Naturalization Ceremony Honors New Uniformed Citizens
By John J. Kruzel
American Forces Press Service
WASHINGTON, Apr. 14, 2008 As a naturalization ceremony began this afternoon, 22 U.S. military immigrants representing 15 nations stood at attention in the balmy Pentagon courtyard while the color guard passed before them.
Though they were born in Peru, Kenya or Jamaica or hailed from the United Kingdom, Canada or Ethiopia, when the troops took the Oath of Allegiance to the U.S. Constitution, the star-spangled American flag became their national banner.
“We are a greater country, we are a stronger country, we are a better country today, because you have joined us this day as Americans,” Air Force Maj. Gen. James W. Graves, assistant to the chairman of the Joint Chiefs of Staff for reserve matters, told the troops before they pledged citizenship.
The group wore a collective look of pride as they raised their right hands and recited the oath, led by Emilio T. Gonzalez, director of U.S. Citizenship and Immigration Services.
In a pastiche of foreign voices with varying levels of English fluency, the immigrants repeated each clause of the oath. Together, they renounced “fidelity to any foreign prince, potentate, state, or sovereignty”; vowed to support and defend the U.S. Constitution and the nation’s laws; promised to serve at the will of the nation; and pledged they were assuming their duties “without any mental reservation or purpose of evasion.”
Following recitation of the oath, the USCIS director congratulated the group, calling them “America’s newest citizens,” as the crowd rose to its feet and gave a thundering standing ovation.
“It speaks volumes about America when people are willing to pick up arms and defend her, yet they can’t even vote here,” Gonzalez said. “The fact that tens of thousands of legal, permanent noncitizens serve in our armed forces is something that’s quite unfathomable to countries around the world.”
Gonzalez, an immigrant himself, told the new citizens that America is land where people are measured by what they can be, not by their country of origin.
“You are the future of this country, and more immigrant communities will continue to strengthen this nation and make it what it is today,” he said. “Those of you here, you honor America by your service, and hopefully America has repaid that honor with well-earned citizenship.”
Before the immigrant troops undertook the oath, they had to first demonstrate good moral character and show knowledge of the English language, the U.S. government and civics, according to the USCIS Web site.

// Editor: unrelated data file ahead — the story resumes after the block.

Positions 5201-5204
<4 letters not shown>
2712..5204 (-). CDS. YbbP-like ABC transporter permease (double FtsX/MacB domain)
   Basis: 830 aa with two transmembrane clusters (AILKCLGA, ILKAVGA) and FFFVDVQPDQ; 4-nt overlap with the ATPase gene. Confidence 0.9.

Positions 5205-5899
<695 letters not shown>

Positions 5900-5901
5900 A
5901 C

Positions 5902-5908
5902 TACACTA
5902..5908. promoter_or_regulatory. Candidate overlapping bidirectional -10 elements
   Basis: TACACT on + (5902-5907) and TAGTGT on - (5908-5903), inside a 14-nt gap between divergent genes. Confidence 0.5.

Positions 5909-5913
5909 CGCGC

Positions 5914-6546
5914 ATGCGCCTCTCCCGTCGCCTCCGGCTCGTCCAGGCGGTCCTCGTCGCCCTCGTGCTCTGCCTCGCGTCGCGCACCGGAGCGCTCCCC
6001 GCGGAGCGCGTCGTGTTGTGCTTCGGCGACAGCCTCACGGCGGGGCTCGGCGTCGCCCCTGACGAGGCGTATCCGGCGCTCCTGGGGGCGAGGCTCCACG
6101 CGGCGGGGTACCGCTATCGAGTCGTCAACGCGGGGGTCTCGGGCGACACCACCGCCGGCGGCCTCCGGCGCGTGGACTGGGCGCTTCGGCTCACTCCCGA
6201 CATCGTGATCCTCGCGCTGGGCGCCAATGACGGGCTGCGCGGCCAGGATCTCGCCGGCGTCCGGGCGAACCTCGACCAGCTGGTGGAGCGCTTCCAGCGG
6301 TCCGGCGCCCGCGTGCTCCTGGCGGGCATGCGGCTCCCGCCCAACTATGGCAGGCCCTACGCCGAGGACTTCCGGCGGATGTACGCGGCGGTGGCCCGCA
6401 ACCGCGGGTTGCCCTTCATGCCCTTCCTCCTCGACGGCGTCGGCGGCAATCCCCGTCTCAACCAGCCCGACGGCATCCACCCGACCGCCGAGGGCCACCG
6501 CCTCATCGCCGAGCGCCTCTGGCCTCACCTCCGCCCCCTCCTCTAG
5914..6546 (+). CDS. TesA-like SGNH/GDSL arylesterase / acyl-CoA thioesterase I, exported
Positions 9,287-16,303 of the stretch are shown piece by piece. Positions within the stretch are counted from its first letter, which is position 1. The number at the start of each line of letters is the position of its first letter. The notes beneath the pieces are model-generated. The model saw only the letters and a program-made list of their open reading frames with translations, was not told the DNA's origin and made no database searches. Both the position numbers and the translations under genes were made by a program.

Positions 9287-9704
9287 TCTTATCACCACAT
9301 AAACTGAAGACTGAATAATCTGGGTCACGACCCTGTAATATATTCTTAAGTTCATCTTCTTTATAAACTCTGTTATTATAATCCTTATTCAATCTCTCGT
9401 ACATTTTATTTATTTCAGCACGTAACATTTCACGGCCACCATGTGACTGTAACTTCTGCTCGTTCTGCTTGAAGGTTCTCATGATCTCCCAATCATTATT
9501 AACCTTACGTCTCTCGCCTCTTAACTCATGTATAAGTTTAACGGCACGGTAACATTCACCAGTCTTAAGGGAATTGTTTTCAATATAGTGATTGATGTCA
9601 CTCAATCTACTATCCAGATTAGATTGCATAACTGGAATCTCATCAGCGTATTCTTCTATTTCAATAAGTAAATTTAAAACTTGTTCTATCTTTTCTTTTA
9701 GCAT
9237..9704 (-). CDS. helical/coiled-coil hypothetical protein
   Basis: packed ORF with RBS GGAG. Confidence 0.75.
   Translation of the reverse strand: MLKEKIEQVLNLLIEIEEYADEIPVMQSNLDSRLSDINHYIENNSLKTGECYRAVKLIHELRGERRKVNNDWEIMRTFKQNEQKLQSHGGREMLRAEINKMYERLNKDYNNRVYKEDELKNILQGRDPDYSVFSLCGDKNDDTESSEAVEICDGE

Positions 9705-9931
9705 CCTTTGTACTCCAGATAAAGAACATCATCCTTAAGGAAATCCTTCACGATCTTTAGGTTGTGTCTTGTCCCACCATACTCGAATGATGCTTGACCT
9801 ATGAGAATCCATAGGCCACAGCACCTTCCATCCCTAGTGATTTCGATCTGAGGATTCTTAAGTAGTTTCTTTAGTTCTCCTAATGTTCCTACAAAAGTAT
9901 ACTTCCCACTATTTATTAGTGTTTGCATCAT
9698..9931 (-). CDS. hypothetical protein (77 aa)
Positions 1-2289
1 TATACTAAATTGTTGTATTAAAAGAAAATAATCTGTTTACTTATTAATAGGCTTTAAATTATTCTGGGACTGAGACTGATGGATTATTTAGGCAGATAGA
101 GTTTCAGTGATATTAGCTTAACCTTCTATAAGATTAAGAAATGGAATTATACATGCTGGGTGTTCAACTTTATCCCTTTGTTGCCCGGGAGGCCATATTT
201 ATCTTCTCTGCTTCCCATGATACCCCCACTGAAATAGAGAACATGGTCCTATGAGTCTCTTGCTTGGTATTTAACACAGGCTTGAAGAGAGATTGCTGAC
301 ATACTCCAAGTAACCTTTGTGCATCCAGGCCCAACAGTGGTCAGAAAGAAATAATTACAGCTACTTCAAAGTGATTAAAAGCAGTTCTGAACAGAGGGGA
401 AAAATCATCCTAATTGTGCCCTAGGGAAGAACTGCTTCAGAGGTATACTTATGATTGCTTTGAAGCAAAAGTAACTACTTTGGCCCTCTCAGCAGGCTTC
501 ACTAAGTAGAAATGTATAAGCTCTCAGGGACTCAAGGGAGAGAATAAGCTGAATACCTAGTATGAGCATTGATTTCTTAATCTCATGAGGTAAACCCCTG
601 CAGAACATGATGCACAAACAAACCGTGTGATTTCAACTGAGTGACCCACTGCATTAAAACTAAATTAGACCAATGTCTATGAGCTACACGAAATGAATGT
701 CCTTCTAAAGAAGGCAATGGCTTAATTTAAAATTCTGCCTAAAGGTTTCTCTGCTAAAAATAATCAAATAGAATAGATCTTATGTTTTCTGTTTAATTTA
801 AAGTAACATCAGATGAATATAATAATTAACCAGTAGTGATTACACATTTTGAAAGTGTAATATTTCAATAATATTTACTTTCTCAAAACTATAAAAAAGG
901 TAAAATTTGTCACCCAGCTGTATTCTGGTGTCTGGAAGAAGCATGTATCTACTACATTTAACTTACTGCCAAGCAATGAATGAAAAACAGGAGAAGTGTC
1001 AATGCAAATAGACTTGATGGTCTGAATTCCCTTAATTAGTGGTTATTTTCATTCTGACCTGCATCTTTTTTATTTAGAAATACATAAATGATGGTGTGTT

By joining more than 300 million other U.S. citizens, those naturalized today leave roughly 37,000 other non-U.S. citizens currently serving in the military, according to U.S. Congress statistics.
Deputy Defense Secretary Gordon R. England said that in acknowledgement of foreign-born servicemembers’ merit, President Bush signed an executive order in 2002 making the immigrants immediately eligible for U.S. citizenship when they serve on active duty. “If some people are willing to risk their lives for our country, they ought to be full participants in our country,” England said, quoting the president.
“What is altogether remarkable about the people here today -- the nation’s newest citizens -- is that long before this day when that distinction is being conferred upon you, you had volunteered to serve your nation of choice in a most demanding occupation, and during one of the most demanding periods in the nation’s recent history,” England said.
“That service has taken some of you far from this country, in some cases to the harsh and often violent streets of Iraq and Afghanistan,” he said. Three of the servicemembers naturalized today have served in Iraq, and one has served in Afghanistan, according to Defense Department officials. “All of you are dedicated servants of the nation you’ve chosen and for which you’ve shouldered the burden of its defense.”
The deputy secretary welcomed the wide-ranging experience and wisdom the new citizens were adding to the U.S. melting pot.
“The countries you hail from, your names, your cultures, and unique experiences reflect the diversity that is this nation’s hallmark and vitality,” he said. “The country’s strong fabric is woven from the richly varied contributions of citizens from around the entire world.”
A citizen for about an hour, Juan De La Maza, a 33-year-old Army private from Mexico City already was looking forward to exercising his new rights. “It will be nice to have the liberty to do something more,” he said, “like vote.”